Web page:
Colic in horses

Dr Emma Shipman and Dr Julia Dubuc, discuss the causes and prevention of colic in horses

As previously identified By Dr Emma Shipman in an earlier feature in this series (Types of colic), multiple different types of colic in horses exist. Certain attributes of horses make them more at risk to develop colic. For example, broodmares are prone to displacements of the large bowel (large colon volvulus) following foaling, as there is more room in the abdomen for the bowel to move and twist on itself. In the same vein, larger size horses, which inevitably have larger abdomens are also more at risk of suffering a displacement. On the other hand, being a gelding has been identified as a risk factor for colic, this time involving the small bowel.

The risk factors

Risk factors associated with severe abdominal pain – colic in horses, can be divided into three categories:

  • Horse-related
  • Management-related
  • Environment-related factors

The most important of these, and one owners can potentially have control over, is a change in management. The most recognized risk factor associated to management is a change in diet. Indeed, studies have shown that horses are at increased risk of suffering from colic with a change in their concentrates or hay. In addition, a recent change in housing or stabling has been identified as an increased risk for colic as well as a decrease in access to water or not having free access to water at all.Pasture access also appears important, as a recent decrease in pasture turn out or no access at all also increase the risks of colic.

“The most recognised risk factor associated to management is a change in diet”

Horses which are cared for by their owner only, would be at reduced risks compared to horses cared for by multiple different individuals. Regarding parasitic control, the data is slightly more scarce but it has been shown that horses that were not part of a regular worming program have increased risks of suffering colic. Foals and young stock often have more immature and poorly developed innate immunity to gastrointestinal parasites, resulting in high burdens. Parascaris equorum (the big white adult worm easily seen in faeces) can be particularly troublesome by causing physical blockage of the small intestine in high numbers.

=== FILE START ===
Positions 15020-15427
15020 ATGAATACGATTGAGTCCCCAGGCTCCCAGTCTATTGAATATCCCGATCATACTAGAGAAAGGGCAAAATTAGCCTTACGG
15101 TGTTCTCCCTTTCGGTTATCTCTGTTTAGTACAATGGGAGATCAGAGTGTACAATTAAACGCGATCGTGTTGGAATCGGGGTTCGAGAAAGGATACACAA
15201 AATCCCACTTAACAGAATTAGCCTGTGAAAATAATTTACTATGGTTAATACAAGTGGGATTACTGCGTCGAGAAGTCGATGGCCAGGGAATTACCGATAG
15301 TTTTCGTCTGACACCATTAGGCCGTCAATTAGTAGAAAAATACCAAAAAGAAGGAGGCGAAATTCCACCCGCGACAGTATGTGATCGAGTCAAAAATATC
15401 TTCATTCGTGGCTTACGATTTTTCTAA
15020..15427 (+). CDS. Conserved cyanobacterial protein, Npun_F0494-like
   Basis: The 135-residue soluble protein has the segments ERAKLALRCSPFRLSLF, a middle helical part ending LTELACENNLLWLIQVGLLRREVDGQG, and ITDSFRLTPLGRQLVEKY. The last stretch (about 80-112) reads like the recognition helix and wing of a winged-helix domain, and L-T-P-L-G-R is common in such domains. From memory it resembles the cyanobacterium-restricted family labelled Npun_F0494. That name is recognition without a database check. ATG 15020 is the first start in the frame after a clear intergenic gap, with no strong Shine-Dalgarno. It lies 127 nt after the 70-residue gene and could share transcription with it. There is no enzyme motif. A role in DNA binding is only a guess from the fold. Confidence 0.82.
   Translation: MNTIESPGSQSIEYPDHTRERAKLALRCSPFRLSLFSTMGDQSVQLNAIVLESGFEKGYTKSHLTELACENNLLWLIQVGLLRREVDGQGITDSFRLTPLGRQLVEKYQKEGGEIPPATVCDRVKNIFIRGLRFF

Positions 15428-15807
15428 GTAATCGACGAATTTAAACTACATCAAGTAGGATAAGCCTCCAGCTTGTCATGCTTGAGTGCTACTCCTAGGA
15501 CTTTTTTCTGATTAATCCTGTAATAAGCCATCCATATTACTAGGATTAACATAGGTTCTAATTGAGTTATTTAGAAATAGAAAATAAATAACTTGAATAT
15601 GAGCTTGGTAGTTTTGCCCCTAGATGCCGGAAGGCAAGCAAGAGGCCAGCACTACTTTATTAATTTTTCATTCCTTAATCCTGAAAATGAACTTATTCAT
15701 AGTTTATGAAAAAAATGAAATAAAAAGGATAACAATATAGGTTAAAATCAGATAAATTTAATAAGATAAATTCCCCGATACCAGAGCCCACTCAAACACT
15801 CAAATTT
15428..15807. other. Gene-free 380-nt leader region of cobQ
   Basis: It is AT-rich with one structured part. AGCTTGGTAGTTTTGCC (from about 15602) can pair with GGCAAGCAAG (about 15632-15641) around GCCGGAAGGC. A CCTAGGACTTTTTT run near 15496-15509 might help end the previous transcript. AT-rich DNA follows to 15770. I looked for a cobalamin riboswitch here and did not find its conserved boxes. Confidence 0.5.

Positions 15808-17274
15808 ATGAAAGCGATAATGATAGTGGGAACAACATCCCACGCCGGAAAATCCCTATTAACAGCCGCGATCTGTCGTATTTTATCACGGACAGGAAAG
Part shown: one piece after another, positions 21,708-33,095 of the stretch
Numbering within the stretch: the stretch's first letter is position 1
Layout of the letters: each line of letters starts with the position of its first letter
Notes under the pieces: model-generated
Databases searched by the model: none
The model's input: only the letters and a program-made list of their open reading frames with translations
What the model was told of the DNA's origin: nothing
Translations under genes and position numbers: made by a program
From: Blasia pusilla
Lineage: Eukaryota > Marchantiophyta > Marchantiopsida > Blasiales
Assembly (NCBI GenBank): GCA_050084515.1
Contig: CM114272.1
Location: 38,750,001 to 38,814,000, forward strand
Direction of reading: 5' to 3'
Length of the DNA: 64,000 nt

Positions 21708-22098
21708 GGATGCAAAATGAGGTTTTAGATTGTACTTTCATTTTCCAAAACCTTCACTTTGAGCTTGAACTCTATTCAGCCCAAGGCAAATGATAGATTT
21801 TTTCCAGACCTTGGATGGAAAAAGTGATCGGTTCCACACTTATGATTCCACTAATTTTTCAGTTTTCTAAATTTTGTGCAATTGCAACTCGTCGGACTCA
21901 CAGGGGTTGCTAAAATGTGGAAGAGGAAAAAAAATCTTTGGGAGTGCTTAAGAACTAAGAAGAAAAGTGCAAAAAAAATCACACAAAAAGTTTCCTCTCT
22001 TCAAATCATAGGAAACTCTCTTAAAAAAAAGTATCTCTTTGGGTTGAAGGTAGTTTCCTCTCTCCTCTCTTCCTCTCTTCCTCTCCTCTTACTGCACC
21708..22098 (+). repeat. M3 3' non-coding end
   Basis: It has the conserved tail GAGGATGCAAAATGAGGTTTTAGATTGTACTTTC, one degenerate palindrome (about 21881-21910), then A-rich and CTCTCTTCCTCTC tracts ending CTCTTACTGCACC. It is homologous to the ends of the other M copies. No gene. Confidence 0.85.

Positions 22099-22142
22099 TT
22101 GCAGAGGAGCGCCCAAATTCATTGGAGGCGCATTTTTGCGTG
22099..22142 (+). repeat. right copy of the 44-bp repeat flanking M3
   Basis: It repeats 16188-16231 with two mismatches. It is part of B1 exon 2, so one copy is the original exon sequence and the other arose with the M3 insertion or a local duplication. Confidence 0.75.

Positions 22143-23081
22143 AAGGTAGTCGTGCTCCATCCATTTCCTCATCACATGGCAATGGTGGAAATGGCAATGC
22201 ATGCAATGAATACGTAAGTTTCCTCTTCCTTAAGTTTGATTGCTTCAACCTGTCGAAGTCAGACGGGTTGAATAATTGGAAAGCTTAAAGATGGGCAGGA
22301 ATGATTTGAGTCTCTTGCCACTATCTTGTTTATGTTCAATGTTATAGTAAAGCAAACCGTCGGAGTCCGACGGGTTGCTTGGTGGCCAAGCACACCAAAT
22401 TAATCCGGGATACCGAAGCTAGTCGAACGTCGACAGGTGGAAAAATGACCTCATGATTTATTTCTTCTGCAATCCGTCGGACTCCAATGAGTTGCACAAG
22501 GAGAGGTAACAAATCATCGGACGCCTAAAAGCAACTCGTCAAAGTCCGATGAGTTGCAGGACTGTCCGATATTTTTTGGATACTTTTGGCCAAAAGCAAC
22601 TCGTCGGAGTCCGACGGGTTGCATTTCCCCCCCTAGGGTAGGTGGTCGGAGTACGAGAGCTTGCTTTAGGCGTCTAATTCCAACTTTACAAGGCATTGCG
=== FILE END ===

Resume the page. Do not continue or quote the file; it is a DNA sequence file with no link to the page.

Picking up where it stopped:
Surgical prevention of colic is a newer aspect of colic management and includes multiple different possibilities. The goal is to ensure that whatever type of surgical colic happened before, does not recur again. Indeed, surgical prevention of colic will usually be reserved to repeat offenders, so for horses that have had a surgical colic in the past and, are now suffering the same type of colic again. Examples of colic prevention surgeries are to permanently fix a piece of bowel in its normal place to ensure it does not move again (usually for large colon), to remove the bowel to avoid it displacing again or, to occlude a hole in the abdomen, where bowel has been stuck in the past.

Certain prevention surgeries can be performed during the initial colic surgery under general anaesthesia, whereas others constitute a second surgical procedure altogether, usually performed under standing sedation once the horse has successfully recovered from the first intervention. These procedures are not recommended for all horses and surgeons will openly discuss the possible complications of these techniques with owners at the time.

For further information on a wide range of issues related to colic visit

Oakham Veterinary Hospital is a BHS Vet REACT Colic Champion



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